It was precisely his forays into mainstream culture -- the films, the CDs (including the 2002 "Sketches of My Culture"), the time spent advising Democratic presidential candidates Bill Bradley and later Al Sharpton -- that got West in trouble at Harvard University, his alma mater and the place where he spent nine years teaching religion and African American studies.
West discusses the conflict in his book. In a chapter titled "The Necessary Engagement With Youth Culture," the author explains that his interconnections "between the academy, mass media, prisons, churches and the street did not fit in the narrow technocratic vision" of Harvard President Lawrence Summers. Rather than have his scholarship monitored, West returned in 2002 to Princeton, where he had earned his master's degree and doctorate, and taught from 1988 to 1993.
Summers could not be reached for comment.
In a recent session of his class "Introductory Research Methods in African American Studies," West -- always sartorially correct, today in a black three-piece suit and well-shined shoes -- opens with an overview of the Royal African Trading Co., the British-based monopoly that made mega-profits on the 17th-century transatlantic slave trade.
Many insurance companies and banks were founded by industrialists "with ties to the A-T-C," says West, almost spitting out each letter. Ivy League universities, too, the polemical professor adds. He lowers his voice to a conspiratorial whisper. "Somebody needs to check out Princeton's Presbyterians."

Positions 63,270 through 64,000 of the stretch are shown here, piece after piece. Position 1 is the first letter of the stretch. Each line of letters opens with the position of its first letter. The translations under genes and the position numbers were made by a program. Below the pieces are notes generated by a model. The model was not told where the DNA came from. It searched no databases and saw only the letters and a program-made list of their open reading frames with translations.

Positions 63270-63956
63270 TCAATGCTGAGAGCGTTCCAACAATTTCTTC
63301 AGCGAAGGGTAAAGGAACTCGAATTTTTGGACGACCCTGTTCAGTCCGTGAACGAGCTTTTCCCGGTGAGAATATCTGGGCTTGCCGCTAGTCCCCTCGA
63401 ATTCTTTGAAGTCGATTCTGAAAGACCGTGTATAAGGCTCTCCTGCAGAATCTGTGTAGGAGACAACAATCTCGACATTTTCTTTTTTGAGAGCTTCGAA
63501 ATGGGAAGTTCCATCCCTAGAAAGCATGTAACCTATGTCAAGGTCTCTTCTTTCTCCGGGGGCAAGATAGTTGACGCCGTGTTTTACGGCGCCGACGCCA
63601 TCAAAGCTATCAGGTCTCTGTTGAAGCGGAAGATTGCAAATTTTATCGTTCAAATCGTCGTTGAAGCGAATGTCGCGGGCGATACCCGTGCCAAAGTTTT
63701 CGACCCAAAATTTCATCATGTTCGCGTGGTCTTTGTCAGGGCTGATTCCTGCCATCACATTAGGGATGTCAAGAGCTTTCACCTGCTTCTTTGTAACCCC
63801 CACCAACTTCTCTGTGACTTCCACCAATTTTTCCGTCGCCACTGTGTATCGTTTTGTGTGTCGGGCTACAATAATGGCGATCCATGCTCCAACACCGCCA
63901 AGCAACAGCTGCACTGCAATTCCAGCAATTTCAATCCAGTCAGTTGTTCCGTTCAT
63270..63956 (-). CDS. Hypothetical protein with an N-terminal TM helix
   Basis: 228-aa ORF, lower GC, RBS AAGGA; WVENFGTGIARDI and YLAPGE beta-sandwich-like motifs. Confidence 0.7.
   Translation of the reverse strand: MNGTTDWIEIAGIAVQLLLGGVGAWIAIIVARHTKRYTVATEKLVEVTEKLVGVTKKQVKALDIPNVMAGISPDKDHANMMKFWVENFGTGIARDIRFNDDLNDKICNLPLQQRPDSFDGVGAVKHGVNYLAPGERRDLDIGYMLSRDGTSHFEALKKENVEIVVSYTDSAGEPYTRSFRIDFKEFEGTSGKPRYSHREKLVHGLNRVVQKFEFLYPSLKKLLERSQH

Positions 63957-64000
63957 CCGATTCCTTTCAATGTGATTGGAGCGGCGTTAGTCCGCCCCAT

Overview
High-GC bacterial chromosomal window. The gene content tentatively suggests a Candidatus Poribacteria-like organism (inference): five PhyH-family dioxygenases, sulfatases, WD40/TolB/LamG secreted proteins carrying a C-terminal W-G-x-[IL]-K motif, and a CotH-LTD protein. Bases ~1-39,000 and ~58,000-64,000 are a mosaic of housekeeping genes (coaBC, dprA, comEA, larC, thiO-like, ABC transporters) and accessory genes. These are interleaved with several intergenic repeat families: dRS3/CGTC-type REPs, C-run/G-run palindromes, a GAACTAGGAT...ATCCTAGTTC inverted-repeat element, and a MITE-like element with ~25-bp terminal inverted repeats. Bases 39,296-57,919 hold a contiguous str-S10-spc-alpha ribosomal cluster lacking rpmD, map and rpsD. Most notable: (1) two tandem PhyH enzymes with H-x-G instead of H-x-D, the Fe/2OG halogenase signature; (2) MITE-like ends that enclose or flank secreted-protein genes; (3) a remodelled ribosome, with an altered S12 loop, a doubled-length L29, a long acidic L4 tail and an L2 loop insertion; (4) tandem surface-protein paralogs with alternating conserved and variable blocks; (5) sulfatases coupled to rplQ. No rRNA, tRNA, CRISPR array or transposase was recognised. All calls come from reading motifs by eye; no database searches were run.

Universities like to have high-profile scholars such as West "because the students like them and they give publicity" to the schools, says Richard A. Posner, a University of Chicago law lecturer and author of "Public Intellectuals: A Study of Decline."
The notion of the public intellectual goes back to the Greek philosophers, and continues with the literary giants of the Western canon, notes Ralph McInerny, the professor of philosophy at the University of Notre Dame who authored the Father Dowling mysteries, which were adapted into a TV series that aired from 1989 to 1991.
Explaining his dual roles as intellectual and mystery writer, McInerny says: "If you look at the greatest writers -- Shakespeare, Dante, Milton -- one of the strangest things about them is how popular they were. There wasn't a condescension toward the reader. There's a kind of snobbery and elitism [among academics] that I don't think is healthy. You don't have to live as long as I have to see the differences in people are not as diverse as you'd think."
Among African American scholars, West and Dyson have established 21st-century models of how public intellectuals should operate, says Farah Jasmine Griffin, professor of English, comparative literature and African American studies at Columbia University.
"I don't know that [African Americans] have had an intellectual representative that had this kind of pop-culture reach," says Griffin, author of "If You Can't Be Free, Be a Mystery," an examination of jazz singer Billie Holiday. "Our kids can identify a singer, athlete or rapper, but to identify somebody who thinks?"
West, who knows a bit of history, insists he's just following tradition.
"It's like Louis Armstrong playing in Harlem and now Wynton Marsalis is running the Lincoln Center" jazz program, he says. "It's the same tradition. It's just that the Lincoln Center wasn't open for Louis.
"You get a certain visibility and you ask yourself, 'How can I use this status for service, for struggle, for justice?' That's what it's all about. That's what democracy is all about."